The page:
While the regime seems in no mood to answer some of these demands, the people have taken to the streets with new resolve. Protests occur almost weekly, mainly on weekends. The marches can be a few dozen protesters carrying photos of the dead and shouting anti-government slogans, or hundreds of people taking over main boulevards, as they did after the recent funerals for Labad and the two teens. The protesters, including fully veiled women, march down humid seaside streets in temperatures well over 100 degrees, carrying signs and chanting. They have also burned tires, tossed molotov cocktails and, both sides agree, sometimes shot at police. At first, the Saudi regime responded cautiously. But more recently, both police and protesters appear to be turning more violent. Officials from Human Rights Watch and Amnesty International hold the Saudi regime responsible of systematic human rights abuses in its treatment of the protesters. In a report issued in May, Amnesty said the regime had committed “widespread human rights violations against individuals exercising their rights to freedom of expression and assembly.” Amnesty concluded that Saudi security forces had arbitrarily detained protesters, held many without charge or trial, beaten and tortured some, and engaged in a “state policy” to have protesters fired from their jobs. Activist Sulais said the police are simply obeying government orders to crush demands that the Wahhabi leaders would rather not hear. He said his group had documented the shooting of 71 protesters, including 14 killed. Since last year, he said, police have arrested 723 people, and 162 of them are still jailed, including 61 children as young as 14.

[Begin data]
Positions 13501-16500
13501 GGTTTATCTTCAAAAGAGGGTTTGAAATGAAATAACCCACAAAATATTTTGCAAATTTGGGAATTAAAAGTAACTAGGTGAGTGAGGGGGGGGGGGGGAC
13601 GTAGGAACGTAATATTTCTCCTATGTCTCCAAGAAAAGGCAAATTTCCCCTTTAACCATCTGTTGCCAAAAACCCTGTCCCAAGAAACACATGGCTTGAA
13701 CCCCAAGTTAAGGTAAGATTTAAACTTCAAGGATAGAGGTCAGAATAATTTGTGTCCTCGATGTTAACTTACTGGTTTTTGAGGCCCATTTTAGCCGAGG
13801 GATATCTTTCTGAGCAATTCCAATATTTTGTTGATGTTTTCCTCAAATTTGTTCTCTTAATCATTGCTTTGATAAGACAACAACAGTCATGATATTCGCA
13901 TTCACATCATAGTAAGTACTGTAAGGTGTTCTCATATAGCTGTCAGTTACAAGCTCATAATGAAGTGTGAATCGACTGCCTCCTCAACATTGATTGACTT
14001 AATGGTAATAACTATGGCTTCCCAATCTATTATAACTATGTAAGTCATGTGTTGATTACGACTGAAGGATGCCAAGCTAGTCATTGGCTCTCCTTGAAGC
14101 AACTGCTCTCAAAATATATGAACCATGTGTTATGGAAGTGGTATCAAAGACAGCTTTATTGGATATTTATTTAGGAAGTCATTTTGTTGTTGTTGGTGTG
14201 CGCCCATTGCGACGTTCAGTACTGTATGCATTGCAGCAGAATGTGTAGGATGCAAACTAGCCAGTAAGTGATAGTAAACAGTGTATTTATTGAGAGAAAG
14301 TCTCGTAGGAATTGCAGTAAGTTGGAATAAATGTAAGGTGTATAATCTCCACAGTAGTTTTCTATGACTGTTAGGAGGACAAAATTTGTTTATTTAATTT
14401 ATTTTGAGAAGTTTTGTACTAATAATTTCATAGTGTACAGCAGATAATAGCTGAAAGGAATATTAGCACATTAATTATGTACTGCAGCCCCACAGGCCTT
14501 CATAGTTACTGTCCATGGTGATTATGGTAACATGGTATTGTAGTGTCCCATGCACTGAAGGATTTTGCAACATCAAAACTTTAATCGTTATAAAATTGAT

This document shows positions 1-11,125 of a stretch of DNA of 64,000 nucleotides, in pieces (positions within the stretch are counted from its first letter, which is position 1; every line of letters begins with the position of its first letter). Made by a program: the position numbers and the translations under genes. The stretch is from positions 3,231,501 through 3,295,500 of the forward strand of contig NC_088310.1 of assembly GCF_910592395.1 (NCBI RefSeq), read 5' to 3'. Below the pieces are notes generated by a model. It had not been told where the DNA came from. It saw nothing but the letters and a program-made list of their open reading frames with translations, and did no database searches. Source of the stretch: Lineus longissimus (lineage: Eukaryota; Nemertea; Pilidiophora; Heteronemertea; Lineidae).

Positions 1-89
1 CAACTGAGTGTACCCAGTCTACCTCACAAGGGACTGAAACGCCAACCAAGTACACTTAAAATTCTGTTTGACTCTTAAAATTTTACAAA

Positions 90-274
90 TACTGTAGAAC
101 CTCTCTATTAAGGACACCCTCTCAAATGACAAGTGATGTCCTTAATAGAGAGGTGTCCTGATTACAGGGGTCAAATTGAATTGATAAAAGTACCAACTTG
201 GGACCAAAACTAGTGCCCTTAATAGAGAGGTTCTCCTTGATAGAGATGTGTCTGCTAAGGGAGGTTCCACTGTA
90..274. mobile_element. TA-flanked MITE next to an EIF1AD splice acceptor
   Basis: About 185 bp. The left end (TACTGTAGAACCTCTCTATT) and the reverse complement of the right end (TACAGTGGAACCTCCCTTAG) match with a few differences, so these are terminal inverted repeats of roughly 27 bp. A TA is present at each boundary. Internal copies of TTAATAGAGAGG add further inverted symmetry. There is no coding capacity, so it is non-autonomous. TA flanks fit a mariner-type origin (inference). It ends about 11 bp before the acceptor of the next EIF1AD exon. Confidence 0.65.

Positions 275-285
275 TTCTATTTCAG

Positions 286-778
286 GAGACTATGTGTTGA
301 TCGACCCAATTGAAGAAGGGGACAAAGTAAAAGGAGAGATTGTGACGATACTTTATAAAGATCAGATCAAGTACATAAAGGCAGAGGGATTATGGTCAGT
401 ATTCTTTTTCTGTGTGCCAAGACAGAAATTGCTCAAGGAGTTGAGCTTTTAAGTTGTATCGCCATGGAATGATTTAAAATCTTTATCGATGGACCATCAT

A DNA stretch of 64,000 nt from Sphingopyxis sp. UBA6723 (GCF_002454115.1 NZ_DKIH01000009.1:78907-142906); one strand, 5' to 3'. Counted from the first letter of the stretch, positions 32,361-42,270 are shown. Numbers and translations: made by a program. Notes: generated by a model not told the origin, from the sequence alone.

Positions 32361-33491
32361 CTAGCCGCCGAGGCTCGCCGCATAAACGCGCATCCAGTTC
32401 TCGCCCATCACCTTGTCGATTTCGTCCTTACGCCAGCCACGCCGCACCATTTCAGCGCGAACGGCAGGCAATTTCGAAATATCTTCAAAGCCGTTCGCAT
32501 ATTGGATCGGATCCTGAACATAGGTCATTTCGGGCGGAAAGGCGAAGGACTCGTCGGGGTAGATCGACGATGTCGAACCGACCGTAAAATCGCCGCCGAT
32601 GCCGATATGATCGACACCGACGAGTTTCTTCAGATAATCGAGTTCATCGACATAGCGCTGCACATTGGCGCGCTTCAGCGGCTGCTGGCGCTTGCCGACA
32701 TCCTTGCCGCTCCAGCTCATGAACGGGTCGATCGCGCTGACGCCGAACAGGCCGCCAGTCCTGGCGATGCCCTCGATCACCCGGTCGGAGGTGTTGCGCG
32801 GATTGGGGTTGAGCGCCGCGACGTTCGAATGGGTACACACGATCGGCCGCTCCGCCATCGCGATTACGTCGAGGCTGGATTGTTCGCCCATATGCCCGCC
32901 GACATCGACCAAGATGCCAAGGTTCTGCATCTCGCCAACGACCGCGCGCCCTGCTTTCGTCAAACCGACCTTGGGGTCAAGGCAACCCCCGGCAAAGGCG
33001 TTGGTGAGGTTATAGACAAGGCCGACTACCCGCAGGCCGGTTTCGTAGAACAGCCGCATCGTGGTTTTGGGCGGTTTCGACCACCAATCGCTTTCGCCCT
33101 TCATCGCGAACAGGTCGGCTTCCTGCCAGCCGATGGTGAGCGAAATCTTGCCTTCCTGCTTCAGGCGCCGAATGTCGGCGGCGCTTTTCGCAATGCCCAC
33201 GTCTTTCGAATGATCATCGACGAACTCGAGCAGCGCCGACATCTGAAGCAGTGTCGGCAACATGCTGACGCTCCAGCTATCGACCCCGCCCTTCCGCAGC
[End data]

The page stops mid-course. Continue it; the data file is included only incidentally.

The July 8 shooting and arrest of Muslim cleric Sheikh Baqer an-Nemer, whose sermons had inspired the protesters, reflects the two views of reality in Awamiya. Police allege that the 53-year old religious leader was arrested for speeches that incited violence and advocated the Eastern Province’s secession from Saudi Arabia. They claimed they shot him after a bodyguard fired at them. His brother, Mohammed Nemer said the Sheikh never traveled with a bodyguard and didn’t own a gun. He said he never incited violence or urged secession and is being held in solitary confinement in a prison in Riyadh, the Saudi capital. “He supported demonstrations, and he also demonstrated himself,” Nemer said. “Does that mean you should go and shoot him? Who is violent here?” Hours after the Sheikh’s arrest, hundreds of people gathered in the streets of Awamiya to protest, with men at the front and women in the rear, said 24-year old Batoul Alawi al-Awami, one of the protesters. Awami said that armored vehicles then appeared and that police started shooting into the crowd, killing her husband, Seyyed Akbar Ali Shakhoury. “All he did was demand our rights,” his widow said, adding: “They are afraid of the truth.”

The killing of Labad and the two teens hangs over Awamiya. In Labad’s house, a warren of small rooms where several families live, more than 20 family members sat on the floor in a room beneath photos of Labad and religious leaders one recent night. They said Labad and his relatives were unarmed when police opened fire on them, and they were furious at assertions that the dead were criminals. “We only come out to demand legitimate rights, and they call us terrorists,” said Labad’s sister, 30-year old Ebtisam al-Labad, adding: “They are afraid of the truth. They don’t want people to speak. They want people to be like sheep.”

All said and done, the momentum for change is gradually building in Saudi Arabia, even among the Sunnis of various other denominations who are suppressed by the seditious Wahhabis.